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Is it possible that if the two lone pairs in a molecule occupy different orbitals, then could this make the molecule chiral? What I mean is, suppose a carbon atom is attached to two different atoms and has two lone pairs in different orbitals, then could the carbon atom be considered chiral?

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    $\begingroup$ You could say that in methane each C-H bond is formed from a different orbital, but that doesn't make methane chiral, does it? $\endgroup$ – orthocresol Oct 13 '18 at 12:54
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Chirality refers only to the positions of the nuclei. So, if we have the situation you described where one Carbon is bonded to two other atoms (e.g. CX$_2$ or CXY) it can never be chiral. (i.e. a three atom molecule can always be superimposed on its mirror image by a single rotation)

Now, why don't we consider the atomic and hybrid orbitals populations when assigning chirality? This comes down to the fact that the atomic and hybrid orbitals are just a helpful tool for rationalizing/predicting the structure and reactivity, but they are not representations of the actual wavefunction. The true wavefunction is defined by a set of ''molecular orbitals.'' These orbitals always have the same symmetry group as the nuclear coordinates. In this case, there is a reflection through the plane defined by the three atoms (some jargon: this is called the C$_{s}$ symmetry point group). So if the nuclear positions are non-chiral, so is the wavefunction.

(More on chirality and symmetry: http://symmetry.otterbein.edu/tutorial/applications.html)

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  • $\begingroup$ Thanku , but I never said the carbon has to be bonded to identical atoms , I said different ones $\endgroup$ – Chloritone_360 Oct 13 '18 at 19:15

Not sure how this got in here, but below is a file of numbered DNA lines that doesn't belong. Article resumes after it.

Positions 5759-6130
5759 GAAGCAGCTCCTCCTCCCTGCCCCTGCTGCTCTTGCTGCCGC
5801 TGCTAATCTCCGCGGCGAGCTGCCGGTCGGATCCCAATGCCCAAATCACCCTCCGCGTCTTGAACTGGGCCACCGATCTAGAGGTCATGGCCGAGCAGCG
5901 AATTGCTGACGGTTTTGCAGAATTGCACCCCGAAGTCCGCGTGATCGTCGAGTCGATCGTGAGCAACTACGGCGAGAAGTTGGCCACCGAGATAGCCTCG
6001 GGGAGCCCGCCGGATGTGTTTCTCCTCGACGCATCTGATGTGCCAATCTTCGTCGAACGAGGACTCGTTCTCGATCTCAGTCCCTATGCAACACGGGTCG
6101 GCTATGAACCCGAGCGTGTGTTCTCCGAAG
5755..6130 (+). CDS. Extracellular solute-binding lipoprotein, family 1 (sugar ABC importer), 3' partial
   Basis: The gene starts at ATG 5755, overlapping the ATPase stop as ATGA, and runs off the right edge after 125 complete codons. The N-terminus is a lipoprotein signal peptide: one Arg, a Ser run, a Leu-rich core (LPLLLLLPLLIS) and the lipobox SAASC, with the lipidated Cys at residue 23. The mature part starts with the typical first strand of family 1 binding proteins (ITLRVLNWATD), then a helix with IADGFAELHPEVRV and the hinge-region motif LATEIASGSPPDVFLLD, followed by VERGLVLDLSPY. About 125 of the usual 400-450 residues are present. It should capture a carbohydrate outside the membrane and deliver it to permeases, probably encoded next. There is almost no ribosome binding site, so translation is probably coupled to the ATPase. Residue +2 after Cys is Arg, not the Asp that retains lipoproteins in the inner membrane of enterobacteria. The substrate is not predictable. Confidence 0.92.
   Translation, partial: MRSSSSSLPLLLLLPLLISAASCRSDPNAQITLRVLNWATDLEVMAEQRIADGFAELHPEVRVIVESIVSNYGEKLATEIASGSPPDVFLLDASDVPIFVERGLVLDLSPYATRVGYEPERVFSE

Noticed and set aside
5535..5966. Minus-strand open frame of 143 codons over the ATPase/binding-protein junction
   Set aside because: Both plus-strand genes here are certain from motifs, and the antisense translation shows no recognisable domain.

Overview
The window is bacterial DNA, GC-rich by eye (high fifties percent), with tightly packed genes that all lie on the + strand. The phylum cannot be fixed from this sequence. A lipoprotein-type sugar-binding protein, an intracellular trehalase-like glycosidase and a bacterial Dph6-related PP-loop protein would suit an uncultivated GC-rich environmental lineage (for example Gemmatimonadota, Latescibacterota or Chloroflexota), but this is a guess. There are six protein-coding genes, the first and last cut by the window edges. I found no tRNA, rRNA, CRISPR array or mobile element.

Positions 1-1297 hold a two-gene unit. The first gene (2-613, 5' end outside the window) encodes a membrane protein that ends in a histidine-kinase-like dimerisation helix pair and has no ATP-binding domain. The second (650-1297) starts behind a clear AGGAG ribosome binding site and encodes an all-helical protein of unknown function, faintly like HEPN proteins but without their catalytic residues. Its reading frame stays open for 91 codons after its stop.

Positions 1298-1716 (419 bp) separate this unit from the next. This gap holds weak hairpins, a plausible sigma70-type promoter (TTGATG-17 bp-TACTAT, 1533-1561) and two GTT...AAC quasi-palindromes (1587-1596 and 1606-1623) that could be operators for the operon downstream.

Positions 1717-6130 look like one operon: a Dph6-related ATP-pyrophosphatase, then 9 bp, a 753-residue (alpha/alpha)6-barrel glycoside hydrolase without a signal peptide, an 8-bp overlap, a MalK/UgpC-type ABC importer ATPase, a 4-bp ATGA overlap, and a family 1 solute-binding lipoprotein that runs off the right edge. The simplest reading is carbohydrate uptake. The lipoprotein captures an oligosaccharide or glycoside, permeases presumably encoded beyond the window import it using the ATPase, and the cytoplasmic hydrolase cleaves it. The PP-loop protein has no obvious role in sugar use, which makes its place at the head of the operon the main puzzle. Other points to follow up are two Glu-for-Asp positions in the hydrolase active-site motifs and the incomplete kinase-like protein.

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    $\begingroup$ Doesn’t change the situation at all. Any three atom molecule will have at least Cs symmetry and thus cannot not be chiral. Symmetry classifications are at the heart of this. $\endgroup$ – PJ R Oct 14 '18 at 4:07
  • $\begingroup$ If we have triatomic $\ce{X-Y-Z}$ and Y has 2 lone pairs and, for the sake of argument, one lone pair is in an $\ce{sp^3}$ orbital and the other lone pair is in an $\ce{sp^4}$ orbital, then isn't $\ce{X-Y-Z}$ chiral since it has no symmetry element and is non-superimposable upon its mirror image? $\endgroup$ – ron Oct 15 '18 at 19:06
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    $\begingroup$ Ron, a three atom molecule always has at least Cs symmetry because you can always draw a mirror plane (the plane that the three define). Remember that the electronic wavefunctuon (what actually is going on) always conforms to the symmetry of the nuclear coordinates. This is a case where the hybrid orbital concept doesn’t really match well with reality. $\endgroup$ – PJ R Oct 15 '18 at 19:16
  • $\begingroup$ In water the two lone pairs are in orbitals with different hybridizations (roughly p and sp), so in this case symmetry planes remain. But if we had a case (my earlier comment) where the two orbitals had different hybridizations such that the symmetry is destroyed, the, it seems to me, the molecule is no longer superimposable upon its mirror image. $\endgroup$ – ron Oct 15 '18 at 19:56